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Becoming a Financial Advisor in New Hampshire

The term financial advisor refers to investment adviser representatives (IARs) and sole proprietors of investment advisor (IA) firms. This guide provides step-by-step instructions on how to become an IAR as well as how to license your own investment adviser (IA) firm in the state. This guide covers federal level registration with the Securities & Exchange Commission (SEC) and state level registration with the New Hampshire Bureau of Securities Regulation.

Step 1. Get Your Education

  1. Get an appropriate degree. The Investment Adviser Public Disclosure (IAPD) is a database that stores educational background information on all IARs and sole proprietors of IA firms. Potential clients may view this data to compare your credentials against those of other professionals in the field. Most companies offering investment advisory services employ individuals with a specialized degree, this is generally a bachelor’s or higher:

    • BA-Consumer and Family Financial Services
    • BA or BS -Accounting
    • MS-Accounting, Personal Financial Planning, or Finance
    • MBA-Accounting and Finance or simply Finance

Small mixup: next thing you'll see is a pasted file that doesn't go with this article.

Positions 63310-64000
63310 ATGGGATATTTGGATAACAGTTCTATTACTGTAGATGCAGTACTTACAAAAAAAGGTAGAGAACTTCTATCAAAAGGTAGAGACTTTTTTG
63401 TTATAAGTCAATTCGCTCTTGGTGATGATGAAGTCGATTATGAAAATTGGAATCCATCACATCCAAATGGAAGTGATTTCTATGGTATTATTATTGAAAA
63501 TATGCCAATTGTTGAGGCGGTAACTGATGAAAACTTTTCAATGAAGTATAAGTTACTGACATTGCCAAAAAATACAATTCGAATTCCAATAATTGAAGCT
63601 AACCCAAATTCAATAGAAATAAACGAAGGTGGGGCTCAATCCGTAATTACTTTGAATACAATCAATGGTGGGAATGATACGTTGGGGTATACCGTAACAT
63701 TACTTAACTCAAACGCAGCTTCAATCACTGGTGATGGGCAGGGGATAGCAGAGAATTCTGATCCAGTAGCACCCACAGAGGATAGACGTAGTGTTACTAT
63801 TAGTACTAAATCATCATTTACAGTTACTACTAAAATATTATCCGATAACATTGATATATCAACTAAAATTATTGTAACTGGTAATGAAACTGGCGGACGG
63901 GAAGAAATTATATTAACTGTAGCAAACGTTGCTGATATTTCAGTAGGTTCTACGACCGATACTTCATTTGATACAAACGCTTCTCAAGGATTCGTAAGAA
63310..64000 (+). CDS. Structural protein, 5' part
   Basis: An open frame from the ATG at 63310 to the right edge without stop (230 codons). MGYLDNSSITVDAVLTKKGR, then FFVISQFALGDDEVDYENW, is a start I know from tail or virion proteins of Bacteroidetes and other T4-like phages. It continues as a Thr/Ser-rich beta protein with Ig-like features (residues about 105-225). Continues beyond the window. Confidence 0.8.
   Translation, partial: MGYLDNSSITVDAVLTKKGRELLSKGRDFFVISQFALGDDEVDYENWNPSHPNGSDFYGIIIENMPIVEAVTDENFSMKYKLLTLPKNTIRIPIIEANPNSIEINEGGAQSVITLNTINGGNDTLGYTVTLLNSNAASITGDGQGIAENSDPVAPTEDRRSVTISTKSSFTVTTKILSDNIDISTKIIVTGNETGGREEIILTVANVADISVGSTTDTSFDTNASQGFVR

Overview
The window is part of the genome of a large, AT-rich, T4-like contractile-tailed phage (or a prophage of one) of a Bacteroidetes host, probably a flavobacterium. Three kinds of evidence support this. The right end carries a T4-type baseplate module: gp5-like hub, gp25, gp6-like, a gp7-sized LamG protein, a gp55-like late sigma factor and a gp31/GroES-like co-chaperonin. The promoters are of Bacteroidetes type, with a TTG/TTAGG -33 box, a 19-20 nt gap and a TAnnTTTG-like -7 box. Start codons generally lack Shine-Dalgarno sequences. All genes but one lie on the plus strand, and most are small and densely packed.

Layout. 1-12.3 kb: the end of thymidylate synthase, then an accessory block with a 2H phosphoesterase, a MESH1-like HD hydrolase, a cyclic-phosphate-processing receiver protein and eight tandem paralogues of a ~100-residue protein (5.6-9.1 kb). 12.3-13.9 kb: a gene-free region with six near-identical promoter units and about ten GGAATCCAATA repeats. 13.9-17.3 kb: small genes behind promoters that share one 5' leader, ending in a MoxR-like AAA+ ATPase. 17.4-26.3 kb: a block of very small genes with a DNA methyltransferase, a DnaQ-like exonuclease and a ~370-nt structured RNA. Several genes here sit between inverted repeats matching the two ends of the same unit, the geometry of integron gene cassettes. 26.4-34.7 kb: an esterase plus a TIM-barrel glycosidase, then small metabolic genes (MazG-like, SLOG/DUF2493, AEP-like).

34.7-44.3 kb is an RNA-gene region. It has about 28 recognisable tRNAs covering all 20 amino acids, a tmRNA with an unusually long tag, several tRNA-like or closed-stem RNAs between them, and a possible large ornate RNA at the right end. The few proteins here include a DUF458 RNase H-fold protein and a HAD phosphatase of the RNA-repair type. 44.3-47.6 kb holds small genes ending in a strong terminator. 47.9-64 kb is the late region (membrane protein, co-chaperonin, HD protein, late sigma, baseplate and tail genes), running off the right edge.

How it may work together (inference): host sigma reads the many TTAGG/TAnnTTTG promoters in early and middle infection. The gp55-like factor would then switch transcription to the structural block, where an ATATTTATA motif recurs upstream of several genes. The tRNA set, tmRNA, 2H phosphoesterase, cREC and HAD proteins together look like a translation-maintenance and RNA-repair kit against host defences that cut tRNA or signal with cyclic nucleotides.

• PhD-Accounting or Finance

  2. Take the right classes. The key to becoming a successful adviser is the ability to apply your educational background to your professional practice. The following courses will be applicable:

    • Economics
    • Taxation
    • Finance
    • Marketing
    • Quantitative applications applied to business
    • Business communications
    • Statistics
    • Accounting
    • Management
    • Computer information systems
    • Business law
    • Behavior of groups, persons, and organizations
    • Ethics in business

  3. Professional certifications are useful in highlighting your skills as an investment adviser. Although they are not required as part of your state or federal registration, they should not be over-looked. In order to pursue certification, you must first meet all eligibility requirements. A significant amount of industry experience and a bachelor’s degree are often required. You can choose from any of the following certifications applicable to financial advisors: